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December 3, 2006

'The ancient art of plagiarism'


Jan Dalley's November 28, 2006 Financial Times essay on the subject was a breath of fresh air in an increasingly vituperative and contentious arena, growing exponentially more so with the rise of the internet.

The piece follows.

    This article is all my own work. Or is it?

    Booker winner in plagiarism row. In which year did that headline appear? Was it 2002, when Yann Martel was accused of lifting the plot of "Life of Pi" from a Brazilian book? Or was it 1997, when Graham Swift's "Last Orders" was judged to have veered too close to William Faulkner's 1930 novel "As I Lay Dying"?

    Or was it last weekend, when a Booker-shortlisted novel by a past winner — "Atonement" by Ian McEwen — was the latest in line for this deadly charge?

    Plagiarism is such an old and venerable art that it is perhaps only in a culture obsessed by "originality" — a concept hardly known to earlier times — that it is a dirty word. Shakespeare would have been amazed by the fuss about Yann Martel: he took a large number of his plots straight from a contemporary source, "Holinshed's Chronicles".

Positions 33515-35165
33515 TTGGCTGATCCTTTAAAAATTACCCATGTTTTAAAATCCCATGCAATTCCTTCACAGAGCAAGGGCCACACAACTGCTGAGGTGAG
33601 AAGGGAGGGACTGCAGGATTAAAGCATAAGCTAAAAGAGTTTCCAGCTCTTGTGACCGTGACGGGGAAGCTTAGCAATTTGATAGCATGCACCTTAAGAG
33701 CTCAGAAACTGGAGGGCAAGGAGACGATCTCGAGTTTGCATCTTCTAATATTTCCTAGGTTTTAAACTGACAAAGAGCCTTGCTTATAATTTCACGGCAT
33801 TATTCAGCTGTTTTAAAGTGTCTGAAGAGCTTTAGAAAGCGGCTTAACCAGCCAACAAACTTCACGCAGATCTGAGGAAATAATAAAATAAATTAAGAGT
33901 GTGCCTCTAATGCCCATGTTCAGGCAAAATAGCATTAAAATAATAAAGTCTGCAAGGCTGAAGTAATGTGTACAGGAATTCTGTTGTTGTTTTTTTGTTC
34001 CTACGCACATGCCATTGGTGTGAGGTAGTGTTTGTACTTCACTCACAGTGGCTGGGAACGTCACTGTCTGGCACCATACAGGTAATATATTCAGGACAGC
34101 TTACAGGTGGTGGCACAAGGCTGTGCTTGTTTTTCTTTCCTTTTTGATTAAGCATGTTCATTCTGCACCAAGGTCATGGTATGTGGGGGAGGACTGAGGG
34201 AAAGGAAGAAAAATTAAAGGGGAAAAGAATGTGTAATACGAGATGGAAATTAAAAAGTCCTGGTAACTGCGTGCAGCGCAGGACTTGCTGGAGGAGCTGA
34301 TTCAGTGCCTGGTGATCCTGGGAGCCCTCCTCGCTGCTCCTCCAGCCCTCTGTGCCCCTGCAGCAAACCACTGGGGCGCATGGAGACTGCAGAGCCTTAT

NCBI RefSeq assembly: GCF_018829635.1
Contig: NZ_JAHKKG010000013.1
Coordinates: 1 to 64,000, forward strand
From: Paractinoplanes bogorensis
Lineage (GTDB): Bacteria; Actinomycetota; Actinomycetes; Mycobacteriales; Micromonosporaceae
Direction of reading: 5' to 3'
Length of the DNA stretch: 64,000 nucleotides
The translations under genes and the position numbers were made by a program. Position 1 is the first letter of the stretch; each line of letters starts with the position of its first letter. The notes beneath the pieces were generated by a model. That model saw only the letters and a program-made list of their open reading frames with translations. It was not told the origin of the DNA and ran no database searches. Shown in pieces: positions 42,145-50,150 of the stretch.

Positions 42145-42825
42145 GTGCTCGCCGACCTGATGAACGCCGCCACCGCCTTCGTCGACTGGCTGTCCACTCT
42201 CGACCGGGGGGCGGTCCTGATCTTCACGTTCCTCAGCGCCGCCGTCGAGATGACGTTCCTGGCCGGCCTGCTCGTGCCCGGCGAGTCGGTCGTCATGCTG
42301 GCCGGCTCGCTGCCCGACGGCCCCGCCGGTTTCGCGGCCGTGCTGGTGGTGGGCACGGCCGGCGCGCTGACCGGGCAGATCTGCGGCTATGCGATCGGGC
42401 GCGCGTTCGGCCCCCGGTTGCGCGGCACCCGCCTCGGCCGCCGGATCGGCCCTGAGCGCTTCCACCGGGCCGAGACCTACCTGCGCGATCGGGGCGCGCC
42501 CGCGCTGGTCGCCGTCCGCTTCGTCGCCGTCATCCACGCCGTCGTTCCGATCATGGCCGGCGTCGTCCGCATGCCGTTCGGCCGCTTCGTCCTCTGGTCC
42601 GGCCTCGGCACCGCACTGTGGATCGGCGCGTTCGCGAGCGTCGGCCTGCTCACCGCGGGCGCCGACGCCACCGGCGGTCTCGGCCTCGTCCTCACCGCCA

By modern standards, many grand figures are among the culpable: Picasso was so notorious that younger artists desperately kept their new work away from him, because he would re-work their ideas in days; George Harrison was successfully sued for plagiarism after he wrote "My Sweet Lord". No less upright a figure than T.S. Eliot grandly declared that "immature poets imitate; mature poets steal"; no less venerable a personage than Martin Luther King was caught out borrowing a sizeable chunk of his doctoral thesis.

    More successful writers tend to be accused by the less renowned when the rattle of lucre makes itself heard. When Alex Haley's mega-selling "Roots" broke all records, it emerged that whole passages were copied from Harold Courlander's "The African". And we've only just heard the end of the "Da Vinci Code" case, when Dan Brown was sued by the writers of an earlier book.